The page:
- Suspending or expelling the student
- Placing a negative notation on the student's transcript
Even more concerning is the impact these penalties might have on your academic or professional future. Being accused of and punished for cheating or academic misconduct can impact your GPA, disqualify you from certain types of financial aid for college, impact your ability to get accepted into certain schools, and possibly even indirectly affect your ability to get hired at certain jobs. In other words, this one incident in high school could hurt you academically for many years to come.
What Is the Typical Disciplinary Process?
When a high school student is accused of unauthorized assistance or collaboration, the school will follow procedures that are laid out in the Student Handbook or Student Conduct Code. In most cases, the process looks something like the following:
- The student is confronted with the allegation (usually by the teacher).
- The school authorities notify the parents of the allegation.
- The school investigates and looks at the available evidence to see if the allegation has merit.
- The school calls a meeting with the parents and the accused student to discuss the infraction.
- Based on the evidence and what happens in the meeting, the school will render a determination of guilt or innocence and decide on an appropriate punishment.
- The student and/or parents may appeal the decision before it becomes final.
Are You Allowed to Have an Attorney Involved?
Since this is not a legal proceeding and school disciplinary actions aren't done in a courtroom, you will probably not need (or be allowed to have) an attorney in an official capacity. However, you do have the right to involve an attorney in an advisory role—and doing so can give you a much-needed advantage.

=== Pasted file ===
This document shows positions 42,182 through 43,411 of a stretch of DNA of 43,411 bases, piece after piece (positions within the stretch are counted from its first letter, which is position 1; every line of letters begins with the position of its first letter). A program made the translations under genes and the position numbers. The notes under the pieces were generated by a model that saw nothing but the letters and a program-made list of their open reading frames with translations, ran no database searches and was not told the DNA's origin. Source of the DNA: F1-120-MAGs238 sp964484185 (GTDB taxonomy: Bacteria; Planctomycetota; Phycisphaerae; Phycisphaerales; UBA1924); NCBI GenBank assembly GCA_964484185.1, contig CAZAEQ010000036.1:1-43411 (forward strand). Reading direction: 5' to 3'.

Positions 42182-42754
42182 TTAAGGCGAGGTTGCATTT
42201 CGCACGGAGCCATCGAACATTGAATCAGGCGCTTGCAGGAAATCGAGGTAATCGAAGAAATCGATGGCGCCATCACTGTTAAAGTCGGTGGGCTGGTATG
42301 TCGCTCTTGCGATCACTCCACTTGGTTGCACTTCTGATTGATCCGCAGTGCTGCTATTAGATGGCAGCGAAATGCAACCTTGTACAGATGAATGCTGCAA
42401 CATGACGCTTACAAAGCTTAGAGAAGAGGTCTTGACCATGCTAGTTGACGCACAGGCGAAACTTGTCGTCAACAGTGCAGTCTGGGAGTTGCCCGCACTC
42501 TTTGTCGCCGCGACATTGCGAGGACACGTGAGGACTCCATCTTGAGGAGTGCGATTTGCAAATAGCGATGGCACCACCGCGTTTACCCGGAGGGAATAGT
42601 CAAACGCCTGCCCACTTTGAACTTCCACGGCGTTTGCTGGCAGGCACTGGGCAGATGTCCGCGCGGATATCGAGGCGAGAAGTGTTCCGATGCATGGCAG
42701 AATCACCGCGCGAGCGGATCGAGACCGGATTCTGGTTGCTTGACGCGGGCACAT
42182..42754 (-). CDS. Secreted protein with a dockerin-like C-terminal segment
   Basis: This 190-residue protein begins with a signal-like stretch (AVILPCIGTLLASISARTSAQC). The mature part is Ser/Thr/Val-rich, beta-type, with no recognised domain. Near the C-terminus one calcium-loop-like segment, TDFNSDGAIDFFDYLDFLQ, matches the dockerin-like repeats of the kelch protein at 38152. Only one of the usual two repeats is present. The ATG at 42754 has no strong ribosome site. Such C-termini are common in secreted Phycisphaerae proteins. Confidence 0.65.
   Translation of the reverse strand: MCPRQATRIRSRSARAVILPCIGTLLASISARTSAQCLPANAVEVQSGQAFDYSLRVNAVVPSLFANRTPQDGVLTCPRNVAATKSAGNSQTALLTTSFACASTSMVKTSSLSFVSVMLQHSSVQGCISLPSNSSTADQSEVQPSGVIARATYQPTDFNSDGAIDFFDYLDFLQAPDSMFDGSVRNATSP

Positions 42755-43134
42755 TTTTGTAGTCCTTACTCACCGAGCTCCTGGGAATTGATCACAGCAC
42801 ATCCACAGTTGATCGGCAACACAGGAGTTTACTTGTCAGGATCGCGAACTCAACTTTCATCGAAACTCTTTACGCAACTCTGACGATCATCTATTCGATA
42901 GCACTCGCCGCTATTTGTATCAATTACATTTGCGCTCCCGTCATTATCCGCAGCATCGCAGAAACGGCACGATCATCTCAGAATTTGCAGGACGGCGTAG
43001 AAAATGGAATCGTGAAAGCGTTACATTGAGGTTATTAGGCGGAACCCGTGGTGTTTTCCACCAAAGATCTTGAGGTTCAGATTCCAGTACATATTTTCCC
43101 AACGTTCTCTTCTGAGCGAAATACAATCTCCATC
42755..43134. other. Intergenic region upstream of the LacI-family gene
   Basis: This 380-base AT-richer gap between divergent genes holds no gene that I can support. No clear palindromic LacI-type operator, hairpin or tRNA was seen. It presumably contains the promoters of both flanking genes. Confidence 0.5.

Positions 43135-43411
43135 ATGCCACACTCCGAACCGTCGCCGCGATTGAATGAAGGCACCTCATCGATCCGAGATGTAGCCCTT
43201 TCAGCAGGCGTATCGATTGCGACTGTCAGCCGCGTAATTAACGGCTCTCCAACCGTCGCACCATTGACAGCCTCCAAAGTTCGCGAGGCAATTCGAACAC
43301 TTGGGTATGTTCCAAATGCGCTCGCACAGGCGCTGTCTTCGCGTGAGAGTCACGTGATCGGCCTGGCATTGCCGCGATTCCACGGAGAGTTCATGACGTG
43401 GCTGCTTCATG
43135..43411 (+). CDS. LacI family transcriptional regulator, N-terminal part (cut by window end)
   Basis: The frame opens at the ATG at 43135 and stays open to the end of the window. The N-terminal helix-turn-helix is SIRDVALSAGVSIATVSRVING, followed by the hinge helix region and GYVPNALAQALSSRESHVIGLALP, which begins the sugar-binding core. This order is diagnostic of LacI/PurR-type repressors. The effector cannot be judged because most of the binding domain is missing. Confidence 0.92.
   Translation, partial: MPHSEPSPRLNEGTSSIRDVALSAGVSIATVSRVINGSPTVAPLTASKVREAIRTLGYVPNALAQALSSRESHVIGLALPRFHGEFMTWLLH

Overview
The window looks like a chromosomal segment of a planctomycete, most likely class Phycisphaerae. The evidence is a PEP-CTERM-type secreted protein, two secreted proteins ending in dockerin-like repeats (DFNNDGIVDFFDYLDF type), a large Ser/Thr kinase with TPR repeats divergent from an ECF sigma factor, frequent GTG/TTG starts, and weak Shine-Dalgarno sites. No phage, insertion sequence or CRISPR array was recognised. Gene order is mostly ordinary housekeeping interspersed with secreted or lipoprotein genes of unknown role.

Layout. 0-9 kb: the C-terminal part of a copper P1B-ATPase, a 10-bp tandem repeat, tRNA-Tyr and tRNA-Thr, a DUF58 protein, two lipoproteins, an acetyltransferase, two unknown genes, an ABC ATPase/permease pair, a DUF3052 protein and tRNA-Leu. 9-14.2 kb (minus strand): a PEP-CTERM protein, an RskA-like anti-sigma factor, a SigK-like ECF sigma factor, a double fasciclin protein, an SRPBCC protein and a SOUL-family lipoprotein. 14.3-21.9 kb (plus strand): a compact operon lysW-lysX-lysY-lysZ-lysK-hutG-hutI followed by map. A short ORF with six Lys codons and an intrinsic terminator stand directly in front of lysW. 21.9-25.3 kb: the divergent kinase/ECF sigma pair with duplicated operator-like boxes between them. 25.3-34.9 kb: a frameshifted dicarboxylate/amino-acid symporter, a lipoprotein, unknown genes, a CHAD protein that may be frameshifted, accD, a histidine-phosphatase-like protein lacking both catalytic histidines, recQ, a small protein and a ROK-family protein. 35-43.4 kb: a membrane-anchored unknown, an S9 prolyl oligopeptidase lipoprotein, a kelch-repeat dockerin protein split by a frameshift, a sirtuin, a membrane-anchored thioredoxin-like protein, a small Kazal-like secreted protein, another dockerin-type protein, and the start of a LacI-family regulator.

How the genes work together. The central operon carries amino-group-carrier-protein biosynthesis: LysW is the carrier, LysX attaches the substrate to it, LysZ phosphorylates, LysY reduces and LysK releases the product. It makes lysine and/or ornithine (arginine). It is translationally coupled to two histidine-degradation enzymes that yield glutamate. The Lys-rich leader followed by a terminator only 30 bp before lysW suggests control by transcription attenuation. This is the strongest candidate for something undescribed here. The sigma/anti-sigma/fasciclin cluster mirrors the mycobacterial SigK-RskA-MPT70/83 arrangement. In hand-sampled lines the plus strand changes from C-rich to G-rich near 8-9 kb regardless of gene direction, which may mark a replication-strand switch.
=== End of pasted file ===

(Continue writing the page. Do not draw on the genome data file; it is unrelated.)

Why Is It Helpful to Have an Attorney-Advisor?
High school is not a democracy, and while they may make every attempt to be “fair,” the student is quite often at a disadvantage when accused of cheating or academic misconduct. The student and parents may not understand the disciplinary process or know how to present the student's side of the story in the right way—and they may not fully understand the student's rights in that situation.
An attorney-advisor helps level the playing field for the student because the advisor understands how the disciplinary process works. An attorney-advisor can make sure your student understands what's at stake, help you gather evidence to defend the student against unfair accusations, and give you valuable guidance in presenting that evidence and negotiating for the best possible outcome. In many cases, simply hiring an attorney-advisor can result in resolving the issue amicably with no lasting impact on the student's record.
Time Is of the Essence
When a student is accused of an offense like unauthorized assistance or collaboration, the school is under pressure to administer swift justice—and that means time is not on your side if you (or your child) is the one accused. Don't take chances with your child's future by underestimating the possible consequences. Attorney Joseph D. Lento is recognized nationally as an expert in student discipline cases, and his help as an attorney-advisor has been instrumental in saving many academic careers. Call the Lento Law Firm at 888-535-3686 to see how we can help.